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Nearly ‘100 percent’ Red Wing

Louise Schleich and her late husband, Jerry, started with a $40 pantry jar and built their collection into the Schleich Red Wing Pottery Museum in Lincoln, Neb. That museum’s 5,000-plus pieces are now in Red Wing.

A Nebraska couple with a passion for Red Wing pottery and stoneware accumulated more than 5,000 pieces over 30 years and turned their collection into a museum in Lincoln.

But Louise and Jerry Schleich knew that Nebraska was only a stopping place.

“Jerry always said he wanted it to come home to Red Wing,” said Larry Peterson, president of the Red Wing Collectors Society Foundation and project manager for the new museum.

Jerry Schleich died in 2005, and two years later his widow announced that she would be giving it all to the Red Wing group.

A comprehensive collection that spans the nearly 100 years of Red Wing pottery history, the Schleich collection began with a simple 3-pound pantry jar. Louise Schleich paid $40 for it in the 1970s when the piece caught her eye in an antique shop.

Like Red Wing collectors across the country, the couple began picking up more pieces. Art pottery, dinnerware and cookie jars found their way into the collection. They also acquired a huge collection of paintings, prints and original drawings by Charles Murphy, a famed wildlife artist as well as a well-known Red Wing pottery designer.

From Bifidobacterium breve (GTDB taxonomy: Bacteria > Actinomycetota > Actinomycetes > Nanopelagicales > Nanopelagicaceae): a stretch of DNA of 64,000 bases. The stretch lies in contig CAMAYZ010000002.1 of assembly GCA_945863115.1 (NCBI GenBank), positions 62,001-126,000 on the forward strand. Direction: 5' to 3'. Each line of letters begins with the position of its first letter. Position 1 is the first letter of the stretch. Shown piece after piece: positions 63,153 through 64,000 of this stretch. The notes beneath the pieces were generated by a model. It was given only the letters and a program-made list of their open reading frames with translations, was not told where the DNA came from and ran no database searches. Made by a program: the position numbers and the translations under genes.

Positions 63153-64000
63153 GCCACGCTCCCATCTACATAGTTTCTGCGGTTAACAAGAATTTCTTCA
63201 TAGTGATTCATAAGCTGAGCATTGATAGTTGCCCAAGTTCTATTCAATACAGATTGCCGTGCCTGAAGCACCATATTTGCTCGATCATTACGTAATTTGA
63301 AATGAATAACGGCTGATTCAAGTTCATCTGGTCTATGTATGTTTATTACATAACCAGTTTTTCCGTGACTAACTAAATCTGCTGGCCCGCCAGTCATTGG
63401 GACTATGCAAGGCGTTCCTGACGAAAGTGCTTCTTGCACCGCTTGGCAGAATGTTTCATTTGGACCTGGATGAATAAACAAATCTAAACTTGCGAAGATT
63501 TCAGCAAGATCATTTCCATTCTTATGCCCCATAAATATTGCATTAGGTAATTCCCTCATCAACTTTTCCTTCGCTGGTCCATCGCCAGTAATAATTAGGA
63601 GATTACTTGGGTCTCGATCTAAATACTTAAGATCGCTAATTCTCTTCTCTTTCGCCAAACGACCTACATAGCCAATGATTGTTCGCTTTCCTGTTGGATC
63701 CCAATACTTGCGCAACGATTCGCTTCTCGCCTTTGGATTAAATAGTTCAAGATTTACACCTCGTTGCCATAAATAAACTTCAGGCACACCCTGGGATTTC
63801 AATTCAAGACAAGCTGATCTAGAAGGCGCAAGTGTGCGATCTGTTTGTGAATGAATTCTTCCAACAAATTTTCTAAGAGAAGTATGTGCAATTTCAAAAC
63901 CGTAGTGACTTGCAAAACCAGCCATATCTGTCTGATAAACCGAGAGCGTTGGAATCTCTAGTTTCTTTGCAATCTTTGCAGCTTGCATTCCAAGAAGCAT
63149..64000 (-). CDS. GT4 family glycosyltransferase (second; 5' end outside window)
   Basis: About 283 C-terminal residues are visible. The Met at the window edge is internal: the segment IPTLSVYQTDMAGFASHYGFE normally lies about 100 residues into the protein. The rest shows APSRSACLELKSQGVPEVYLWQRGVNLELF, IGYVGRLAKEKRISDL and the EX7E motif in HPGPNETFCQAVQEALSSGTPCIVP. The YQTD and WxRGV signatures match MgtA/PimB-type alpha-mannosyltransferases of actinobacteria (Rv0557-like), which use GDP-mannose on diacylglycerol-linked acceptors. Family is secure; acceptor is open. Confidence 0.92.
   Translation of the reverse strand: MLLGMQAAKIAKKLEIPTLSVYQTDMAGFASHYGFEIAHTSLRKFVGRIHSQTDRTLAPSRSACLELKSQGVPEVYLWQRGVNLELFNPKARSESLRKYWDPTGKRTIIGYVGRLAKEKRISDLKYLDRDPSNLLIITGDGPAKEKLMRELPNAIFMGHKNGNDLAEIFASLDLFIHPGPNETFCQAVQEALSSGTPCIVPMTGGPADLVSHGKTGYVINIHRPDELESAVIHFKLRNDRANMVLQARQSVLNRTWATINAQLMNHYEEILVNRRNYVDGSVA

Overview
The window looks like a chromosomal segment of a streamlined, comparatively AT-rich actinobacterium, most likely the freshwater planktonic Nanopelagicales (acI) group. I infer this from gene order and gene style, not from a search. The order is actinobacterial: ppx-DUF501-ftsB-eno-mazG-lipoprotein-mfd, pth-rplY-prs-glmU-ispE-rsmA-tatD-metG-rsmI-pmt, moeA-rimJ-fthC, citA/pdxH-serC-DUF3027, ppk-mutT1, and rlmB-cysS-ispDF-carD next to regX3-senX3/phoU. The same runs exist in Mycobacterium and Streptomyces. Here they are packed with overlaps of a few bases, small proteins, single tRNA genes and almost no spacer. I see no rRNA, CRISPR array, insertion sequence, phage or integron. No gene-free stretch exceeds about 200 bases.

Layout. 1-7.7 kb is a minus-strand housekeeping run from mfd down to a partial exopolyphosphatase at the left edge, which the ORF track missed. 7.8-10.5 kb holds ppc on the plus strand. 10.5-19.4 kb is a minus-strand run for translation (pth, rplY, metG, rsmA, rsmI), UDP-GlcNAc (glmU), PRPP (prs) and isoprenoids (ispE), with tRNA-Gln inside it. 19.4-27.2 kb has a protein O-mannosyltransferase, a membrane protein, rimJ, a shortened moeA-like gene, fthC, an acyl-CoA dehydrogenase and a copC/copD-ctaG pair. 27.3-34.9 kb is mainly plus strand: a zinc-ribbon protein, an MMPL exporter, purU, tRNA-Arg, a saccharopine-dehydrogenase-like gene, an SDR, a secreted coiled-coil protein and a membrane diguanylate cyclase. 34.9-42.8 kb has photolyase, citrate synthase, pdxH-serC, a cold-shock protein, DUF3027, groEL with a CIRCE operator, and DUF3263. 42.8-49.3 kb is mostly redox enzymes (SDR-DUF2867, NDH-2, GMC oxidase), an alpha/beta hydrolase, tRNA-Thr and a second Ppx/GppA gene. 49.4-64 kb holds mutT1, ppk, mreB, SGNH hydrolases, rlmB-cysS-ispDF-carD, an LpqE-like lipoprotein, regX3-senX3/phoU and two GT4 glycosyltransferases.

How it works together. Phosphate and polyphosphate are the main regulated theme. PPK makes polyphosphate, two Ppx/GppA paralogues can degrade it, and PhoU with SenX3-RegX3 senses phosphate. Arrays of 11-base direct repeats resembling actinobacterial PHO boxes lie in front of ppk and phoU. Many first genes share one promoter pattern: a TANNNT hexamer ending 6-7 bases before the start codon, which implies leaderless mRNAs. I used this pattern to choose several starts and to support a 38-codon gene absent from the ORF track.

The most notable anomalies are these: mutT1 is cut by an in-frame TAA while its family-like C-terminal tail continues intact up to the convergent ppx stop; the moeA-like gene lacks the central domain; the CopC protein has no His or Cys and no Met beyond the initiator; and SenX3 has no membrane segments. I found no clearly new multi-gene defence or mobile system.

“They had an incredible collection of catalogues, research materials and photographs,” as well, Peterson said.

“Their goal was to collect one of everything Red Wing made. I think they’re probably at 98 percent, if not closer,” he said.

The foundation’s existing museum in Red Wing has some items the Schleichs did not have, he noted. “Our goal is to reach 100 percent” when the two collections are merged.

Many of the pieces from the Schleich museum are one-of-a-kind.

“A lot of them are lunch-hour pieces, and there are some extremely rare pieces — vases and things no one has ever seen,” Peterson said.

Items range in size from a 1/8-pint mini-jug to a 70-gallon jug that was made for display at the Minnesota State Fair in 1923.

Red Wing Union Stoneware Co. made three of the huge jugs; only this one is known to still exist. The jug was found partially buried in a barn on a Nebraska farm. Legend has it that a collector of steam engines was given the jug or purchased it for 50 cents when he came to Minnesota to buy an engine.

When Jerry Schleich acquired it at auction, the cost was more than the couple paid for their first home.

The Schleichs opened their museum in Lincoln in 2001.

Although it was listed as one of the top 10 things to see in Nebraska, Peterson said, “Their museum was only open by appointment.” A benefit of bringing all that pottery and stoneware to Red Wing is that “This will allow more people to experience the collection.”

Their huge collection of printed material and photos will be made available to researchers in the library of the new Red Wing Pottery Museum.

“It’s hard to place a value” on the collection, Peterson said. Officials estimate the inventory at $1.5 million, but consider it priceless. “It could never be duplicated today.”

Foundation members have no doubt that when the two collections are merged and the new museum opens this summer, it will be a huge tourist draw.

“The No. 1 reason people come to Red Wing is the pottery,” Peterson said. “This is a huge gift to Red Wing. It will be a destination for people all over the United States.”